doi:10.1016/j.comppsych.2008.05.007
PMCID: PMC2614618  PMID: 19059511
personality disorder; cortisol; childhood trauma exposure
23.  Frontal-striatal-thalamic mediodorsal nucleus dysfunction in schizophrenia-spectrum patients during sensorimotor gating 
NeuroImage  2008;42(3):1164-1177.
Prepulse inhibition (PPI) refers to a reduction in the amplitude of the startle eye-blink reflex to a strong sensory stimulus, the pulse, when it is preceded shortly by a weak stimulus, the prepulse. PPI is a measure of sensorimotor gating which serves to prevent the interruption of early attentional processing and it is impaired in schizophrenia-spectrum patients. In healthy individuals, PPI is more robust when attending to than ignoring a prepulse. Animal and human work demonstrate frontal-striatal-thalamic (FST) circuitry modulates PPI. This study used functional magnetic resonance imaging (fMRI) to investigate FST-circuitry during an attention-to-prepulse paradigm in 26 unmedicated schizophrenia-spectrum patients (13 schizotypal personality disorder (SPD), 13 schizophrenia) and 13 healthy controls. During 3T-fMRI acquisition and separately measured psychophysiological assessment of PPI, participants heard an intermixed series of high- and low-pitched tones serving as prepulses to an acoustic-startle stimulus. Event-related BOLD-response amplitude curves in FST regions traced on co-registered anatomical MRI were examined. Controls showed greater activation during attended than ignored PPI conditions in all FST regions--dorsolateral prefrontal cortex (Brodmann areas 46,9), striatum (caudate, putamen), and the thalamic mediodorsal nucleus (MDN). In contrast, schizophrenia patients failed to show differential BOLD responses in FST-circuitry during attended and ignored prepulses, whereas SPD patients showed greater-than-normal activation during ignored prepulses. Among the three diagnostic groups, lower left caudate BOLD activation during the attended PPI condition was associated with more deficient sensorimotor gating as measured by PPI. Schizophrenia-spectrum patients exhibit inefficient utilization of FST-circuitry during attentional modulation of PPI. Schizophrenia patients have reduced recruitment of FST-circuitry during task-relevant stimuli, whereas SPD patients allocate excessive resources during task-irrelevant stimuli. Dysfunctional FST activation, particularly in the caudate may underlie PPI abnormalities in schizophrenia-spectrum patients.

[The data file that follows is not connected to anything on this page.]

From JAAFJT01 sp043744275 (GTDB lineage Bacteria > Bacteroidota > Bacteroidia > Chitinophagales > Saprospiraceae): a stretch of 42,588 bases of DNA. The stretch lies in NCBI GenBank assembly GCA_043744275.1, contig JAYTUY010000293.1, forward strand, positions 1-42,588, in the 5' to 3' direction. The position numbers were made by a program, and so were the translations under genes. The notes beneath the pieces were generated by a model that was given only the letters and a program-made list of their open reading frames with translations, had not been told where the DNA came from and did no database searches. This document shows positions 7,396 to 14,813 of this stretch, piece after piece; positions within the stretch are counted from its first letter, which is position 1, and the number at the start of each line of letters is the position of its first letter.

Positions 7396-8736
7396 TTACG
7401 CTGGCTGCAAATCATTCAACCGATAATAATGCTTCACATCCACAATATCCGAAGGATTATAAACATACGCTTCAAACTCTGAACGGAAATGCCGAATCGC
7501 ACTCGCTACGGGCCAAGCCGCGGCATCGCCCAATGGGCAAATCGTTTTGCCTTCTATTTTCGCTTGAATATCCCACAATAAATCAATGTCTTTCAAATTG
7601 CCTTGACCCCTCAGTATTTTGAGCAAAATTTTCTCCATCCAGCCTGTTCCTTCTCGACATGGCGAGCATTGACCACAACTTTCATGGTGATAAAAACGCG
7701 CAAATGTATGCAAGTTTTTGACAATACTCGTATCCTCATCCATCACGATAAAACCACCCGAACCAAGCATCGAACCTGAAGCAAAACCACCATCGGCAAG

doi:10.1016/j.neuroimage.2008.05.039
PMCID: PMC2548278  PMID: 18588988
dorsolateral prefrontal cortex; caudate nucleus; putamen; thalamus; mediodorsal nucleus; fMRI; schizophrenia; schizotypal personality disorder; startle; prepulse inhibition; attention; sensorimotor gating
24.  Frontolimbic structural changes in borderline personality disorder